5)focuses much of his attention on the development of "theranostics," or the integrated use of treatments and diagnostics (especially genomic and protein information) to better guide therapy. These tools, he says, will enable treatment systems that combine the constant monitoring of a patient's biological information and the infusing of targeted medicines.
6)The FDA, he says, should allow the testing of drugs on patients who are selected for their prospect of deriving a benefit. Right now, the FDA usually requires drugs to be tested in a scattershot fashion on large populations. With drugs being tested on cancer patients, he notes, the "FDA insists on a body count to be able to quantify how much and how long the new drug improves survival"—even though diagnostic markers can sometimes reveal in advance which patients are unlikely to gain a benefit.
7)Dr. Topol worries that doctors will resist technologies that empower patients because the tools will also diminish the doctors' gatekeeper role. The American Medical Association, for example, battled firms that provide genetic information directly to patients. "This arrangement ultimately appears untenable," the author writes, "and eventually there will need to be full democratization of DNA for medicine to be transformed."
8) innovation that enables real-time diagnosis and personalized treatments is a certainty, though not because reluctant doctors accept it or because Washington wills it into being. A seductive technology that works like a dream and improves lives will set off a consumer clamor, whether the new tool is an iPhone 4S or an implantable blood-sugar meter.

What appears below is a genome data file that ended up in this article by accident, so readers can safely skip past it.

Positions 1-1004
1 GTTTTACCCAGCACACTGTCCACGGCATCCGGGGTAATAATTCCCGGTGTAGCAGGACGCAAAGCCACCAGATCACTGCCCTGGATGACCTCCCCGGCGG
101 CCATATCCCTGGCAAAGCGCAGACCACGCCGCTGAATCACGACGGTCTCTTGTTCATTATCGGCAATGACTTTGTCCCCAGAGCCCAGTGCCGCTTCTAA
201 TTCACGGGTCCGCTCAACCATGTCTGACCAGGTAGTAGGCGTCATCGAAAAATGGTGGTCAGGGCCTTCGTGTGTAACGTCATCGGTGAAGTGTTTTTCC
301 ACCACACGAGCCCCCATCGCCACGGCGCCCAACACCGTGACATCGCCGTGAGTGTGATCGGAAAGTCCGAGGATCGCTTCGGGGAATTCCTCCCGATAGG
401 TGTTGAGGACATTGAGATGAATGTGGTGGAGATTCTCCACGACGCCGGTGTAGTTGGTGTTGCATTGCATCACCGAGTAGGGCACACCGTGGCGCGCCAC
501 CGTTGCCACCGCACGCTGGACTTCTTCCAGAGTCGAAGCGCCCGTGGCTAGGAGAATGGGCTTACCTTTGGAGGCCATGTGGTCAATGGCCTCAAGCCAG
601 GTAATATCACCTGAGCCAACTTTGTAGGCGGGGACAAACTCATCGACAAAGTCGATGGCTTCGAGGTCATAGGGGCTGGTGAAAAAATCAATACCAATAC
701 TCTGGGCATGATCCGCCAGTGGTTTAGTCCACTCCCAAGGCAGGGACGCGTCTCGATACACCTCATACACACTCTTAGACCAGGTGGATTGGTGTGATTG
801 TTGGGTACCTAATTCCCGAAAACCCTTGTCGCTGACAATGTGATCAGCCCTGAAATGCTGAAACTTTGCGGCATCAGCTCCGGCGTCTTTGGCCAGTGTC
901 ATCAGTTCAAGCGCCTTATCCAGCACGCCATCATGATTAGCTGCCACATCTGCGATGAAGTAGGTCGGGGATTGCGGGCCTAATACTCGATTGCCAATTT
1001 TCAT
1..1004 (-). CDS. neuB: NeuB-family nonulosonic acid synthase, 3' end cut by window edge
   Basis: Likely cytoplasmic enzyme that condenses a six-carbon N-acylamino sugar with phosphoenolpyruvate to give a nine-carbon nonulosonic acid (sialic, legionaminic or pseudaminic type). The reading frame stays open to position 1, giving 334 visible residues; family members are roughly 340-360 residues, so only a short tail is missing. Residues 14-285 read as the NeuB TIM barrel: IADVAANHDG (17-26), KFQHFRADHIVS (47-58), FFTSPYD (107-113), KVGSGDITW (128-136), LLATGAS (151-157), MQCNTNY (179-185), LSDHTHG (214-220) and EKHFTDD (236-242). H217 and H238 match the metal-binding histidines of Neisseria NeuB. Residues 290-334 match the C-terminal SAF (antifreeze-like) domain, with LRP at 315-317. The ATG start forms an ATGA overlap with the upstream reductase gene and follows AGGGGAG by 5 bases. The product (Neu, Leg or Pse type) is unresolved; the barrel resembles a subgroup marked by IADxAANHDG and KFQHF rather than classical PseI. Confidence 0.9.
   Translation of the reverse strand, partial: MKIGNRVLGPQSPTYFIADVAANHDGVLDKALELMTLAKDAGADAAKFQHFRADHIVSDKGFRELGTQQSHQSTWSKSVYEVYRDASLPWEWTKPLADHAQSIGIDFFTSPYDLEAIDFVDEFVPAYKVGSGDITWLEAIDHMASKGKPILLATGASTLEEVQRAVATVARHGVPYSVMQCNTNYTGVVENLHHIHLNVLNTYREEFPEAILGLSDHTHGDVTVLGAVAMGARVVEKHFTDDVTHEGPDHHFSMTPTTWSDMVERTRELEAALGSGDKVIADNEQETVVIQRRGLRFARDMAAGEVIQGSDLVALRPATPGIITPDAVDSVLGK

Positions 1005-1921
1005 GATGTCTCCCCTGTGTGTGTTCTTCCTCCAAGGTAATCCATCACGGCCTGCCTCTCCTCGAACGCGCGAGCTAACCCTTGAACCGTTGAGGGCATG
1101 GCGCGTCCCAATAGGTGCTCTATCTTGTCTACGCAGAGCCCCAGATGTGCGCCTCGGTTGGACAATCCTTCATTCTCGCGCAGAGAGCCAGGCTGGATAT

C) Final topic, Machine learning. Basically best we will do is blood data. If we create large large large interconnected databases with blood data from patients yearly (or more often) for their life with 1000s of analytes and track the changes in time and then the patients outcomes (disease)..take 5-10 years to create biomarkers for every known disease and can then track and predict future events based on changes in these analytes..(stats and modeling obviously important)
Audience Questions and Comments
Can we learn from an example from a high-technology that has had a big influence and big success -- imaging with CT and MRI. These modalities give a clear literal picture of the patient that is represents a transform (a simple model) of direct data measurements.